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Netflix's 'The Harder They Fall' is a fictional tale about very real Black cowboys

DANIELLE KURTZLEBEN, HOST:

This past week, "The Harder They Fall" began streaming on Netflix. It's a classic Western revenge story that features a star-studded all-Black cast and tells a fictional tale about some very real Black cowboys. The film is one of many recent pop culture references to highlight the forgotten stories of African American cowboys. From stars like Beyonce and Megan Thee Stallion leaning into their Texan roots, to other movies, like "Concrete Cowboy," which tells the story of horseback riders in downtown Philadelphia. Zaron Burnett is a writer for MEL Magazine and host of the podcast "Black Cowboys," and he joins us now. Welcome to WEEKEND EDITION, Zaron.

ZARON BURNETT: Thank you for having me.

KURTZLEBEN: Of course. So let's talk about this. When we think of cowboys and cattle ranchers, it's really easy to think of white men, like John Wayne and Clint Eastwood, riding horses across the American frontier. We've seen those stories in Western movies for decades, so how does that get reality wrong or incomplete?

BURNETT: Well, just going by the numbers, there is this statistic that is commonly accepted, which is that 1 in 4 cowboys were Black. You can start to imagine how different that world and that representation of the Old West and the Wild West would be if you had that many Black cowboys throughout those films. So they've done a disservice not just to Black people who are, you know, our past as cowboys but also just to America and its sense of itself and that in the - we're basically being denied these much bigger, braver, bolder stories that you would get from the stories of Black cowboys that we don't get to hear.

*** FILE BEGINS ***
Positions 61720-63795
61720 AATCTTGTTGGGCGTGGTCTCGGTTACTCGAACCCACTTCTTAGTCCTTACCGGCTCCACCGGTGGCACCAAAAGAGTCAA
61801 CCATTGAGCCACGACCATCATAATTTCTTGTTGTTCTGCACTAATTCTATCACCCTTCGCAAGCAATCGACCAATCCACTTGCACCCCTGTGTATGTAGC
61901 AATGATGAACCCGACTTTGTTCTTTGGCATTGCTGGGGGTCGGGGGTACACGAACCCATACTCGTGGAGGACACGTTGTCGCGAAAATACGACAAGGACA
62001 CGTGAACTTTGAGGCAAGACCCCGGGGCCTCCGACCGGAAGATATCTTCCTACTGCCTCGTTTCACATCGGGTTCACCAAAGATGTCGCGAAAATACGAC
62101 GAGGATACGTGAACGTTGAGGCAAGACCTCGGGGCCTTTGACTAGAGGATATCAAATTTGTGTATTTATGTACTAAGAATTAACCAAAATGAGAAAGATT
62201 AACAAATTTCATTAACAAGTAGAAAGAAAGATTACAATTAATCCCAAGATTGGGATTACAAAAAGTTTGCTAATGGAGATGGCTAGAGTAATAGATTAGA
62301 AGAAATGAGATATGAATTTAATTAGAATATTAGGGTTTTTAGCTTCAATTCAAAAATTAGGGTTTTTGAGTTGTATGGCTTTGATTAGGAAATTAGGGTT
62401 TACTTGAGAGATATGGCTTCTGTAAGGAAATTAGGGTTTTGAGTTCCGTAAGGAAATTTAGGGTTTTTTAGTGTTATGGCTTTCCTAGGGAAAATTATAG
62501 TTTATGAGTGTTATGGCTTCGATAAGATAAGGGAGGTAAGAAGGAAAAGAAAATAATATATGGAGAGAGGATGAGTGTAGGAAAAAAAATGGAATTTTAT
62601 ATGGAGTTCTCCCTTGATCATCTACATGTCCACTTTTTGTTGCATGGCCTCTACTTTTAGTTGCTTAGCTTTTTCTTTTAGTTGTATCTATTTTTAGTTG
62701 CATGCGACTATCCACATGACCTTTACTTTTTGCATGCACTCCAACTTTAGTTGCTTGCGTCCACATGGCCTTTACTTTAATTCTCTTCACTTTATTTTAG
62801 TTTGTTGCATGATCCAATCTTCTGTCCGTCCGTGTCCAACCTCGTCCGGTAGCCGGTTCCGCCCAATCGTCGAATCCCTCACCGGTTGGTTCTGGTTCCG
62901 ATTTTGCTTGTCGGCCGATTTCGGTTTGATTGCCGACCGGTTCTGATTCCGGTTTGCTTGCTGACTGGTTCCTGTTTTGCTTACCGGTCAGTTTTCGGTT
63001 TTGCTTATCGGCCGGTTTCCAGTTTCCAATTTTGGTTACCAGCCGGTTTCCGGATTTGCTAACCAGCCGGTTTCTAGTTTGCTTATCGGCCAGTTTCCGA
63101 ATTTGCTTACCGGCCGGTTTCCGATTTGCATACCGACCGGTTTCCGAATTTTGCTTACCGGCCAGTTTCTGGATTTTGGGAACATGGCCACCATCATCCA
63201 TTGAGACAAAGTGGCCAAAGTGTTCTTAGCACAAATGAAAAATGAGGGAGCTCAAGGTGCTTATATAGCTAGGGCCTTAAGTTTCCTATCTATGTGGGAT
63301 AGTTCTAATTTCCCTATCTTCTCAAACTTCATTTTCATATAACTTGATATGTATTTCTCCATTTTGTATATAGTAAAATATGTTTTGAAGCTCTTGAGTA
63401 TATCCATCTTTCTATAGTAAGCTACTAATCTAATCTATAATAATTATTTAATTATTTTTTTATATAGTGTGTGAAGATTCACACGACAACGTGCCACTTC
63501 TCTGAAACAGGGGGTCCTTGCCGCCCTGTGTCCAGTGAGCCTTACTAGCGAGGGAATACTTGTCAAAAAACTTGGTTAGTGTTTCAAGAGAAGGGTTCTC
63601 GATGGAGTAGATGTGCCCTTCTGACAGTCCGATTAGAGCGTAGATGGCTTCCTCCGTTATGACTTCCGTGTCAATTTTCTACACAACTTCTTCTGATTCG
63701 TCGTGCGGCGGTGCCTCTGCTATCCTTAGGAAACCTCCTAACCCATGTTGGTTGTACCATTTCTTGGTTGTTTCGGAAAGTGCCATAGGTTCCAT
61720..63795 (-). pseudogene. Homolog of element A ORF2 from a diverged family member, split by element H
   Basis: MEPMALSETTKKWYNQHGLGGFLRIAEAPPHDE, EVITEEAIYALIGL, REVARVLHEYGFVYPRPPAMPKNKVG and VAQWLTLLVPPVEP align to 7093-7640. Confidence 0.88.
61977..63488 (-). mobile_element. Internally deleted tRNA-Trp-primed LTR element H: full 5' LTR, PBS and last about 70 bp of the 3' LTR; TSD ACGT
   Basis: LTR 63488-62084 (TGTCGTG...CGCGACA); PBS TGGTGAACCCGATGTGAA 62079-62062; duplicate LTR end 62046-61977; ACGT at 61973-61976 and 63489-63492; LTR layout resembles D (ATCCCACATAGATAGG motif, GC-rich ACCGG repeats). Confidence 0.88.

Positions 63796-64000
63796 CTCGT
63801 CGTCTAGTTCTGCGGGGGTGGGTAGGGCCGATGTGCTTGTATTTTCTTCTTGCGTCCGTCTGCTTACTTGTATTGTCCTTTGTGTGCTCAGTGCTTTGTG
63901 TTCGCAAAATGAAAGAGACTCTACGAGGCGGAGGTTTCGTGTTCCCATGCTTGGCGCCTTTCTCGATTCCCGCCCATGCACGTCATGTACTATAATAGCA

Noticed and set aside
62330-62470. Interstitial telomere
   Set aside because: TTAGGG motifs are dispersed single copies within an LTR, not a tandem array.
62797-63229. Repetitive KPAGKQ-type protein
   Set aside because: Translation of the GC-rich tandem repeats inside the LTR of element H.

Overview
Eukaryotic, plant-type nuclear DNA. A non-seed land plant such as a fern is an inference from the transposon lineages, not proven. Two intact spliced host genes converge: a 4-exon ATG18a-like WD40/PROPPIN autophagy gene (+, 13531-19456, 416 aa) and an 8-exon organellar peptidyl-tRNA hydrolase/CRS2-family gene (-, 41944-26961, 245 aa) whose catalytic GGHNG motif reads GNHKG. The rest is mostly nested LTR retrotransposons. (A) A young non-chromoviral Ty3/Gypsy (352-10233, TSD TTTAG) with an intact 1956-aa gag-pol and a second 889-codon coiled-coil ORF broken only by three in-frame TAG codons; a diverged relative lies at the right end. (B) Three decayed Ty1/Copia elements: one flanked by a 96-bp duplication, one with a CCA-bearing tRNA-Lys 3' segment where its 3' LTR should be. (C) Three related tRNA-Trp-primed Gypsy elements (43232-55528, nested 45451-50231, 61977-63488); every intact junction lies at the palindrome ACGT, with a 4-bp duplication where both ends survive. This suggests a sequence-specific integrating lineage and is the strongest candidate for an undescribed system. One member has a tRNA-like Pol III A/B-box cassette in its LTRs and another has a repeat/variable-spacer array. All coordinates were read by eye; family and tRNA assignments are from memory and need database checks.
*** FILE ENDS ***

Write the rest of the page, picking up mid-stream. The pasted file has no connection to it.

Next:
KURTZLEBEN: Right. And I understand that there's a connection between the end of slavery and the evolution of the Black cowboy. Give us some context there.

BURNETT: Completely. That's actually a really important transition point in history, which is if you think about slavery, who would have been most likely the people to be dealing with livestock, to be out there clearing brush and doing the things that we associate with cowboys? It was the enslaved people. So when slavery ended, they're turned loose with nothing, and they have to make a life for themselves in America. So they take the skills that they have working with livestock, being able to make land available for agriculture. And they go and take those skills west. And they go and try to make a future for themselves. They become very, very good at working the land and working with animals because it is something that they had been doing, and it's something that they had a respect for. So it wasn't just an exploitative act, but it was an act of communion with the animals. There was a respect for nature that was part of why Black cowboys and just Black people of the West did so well in that setting.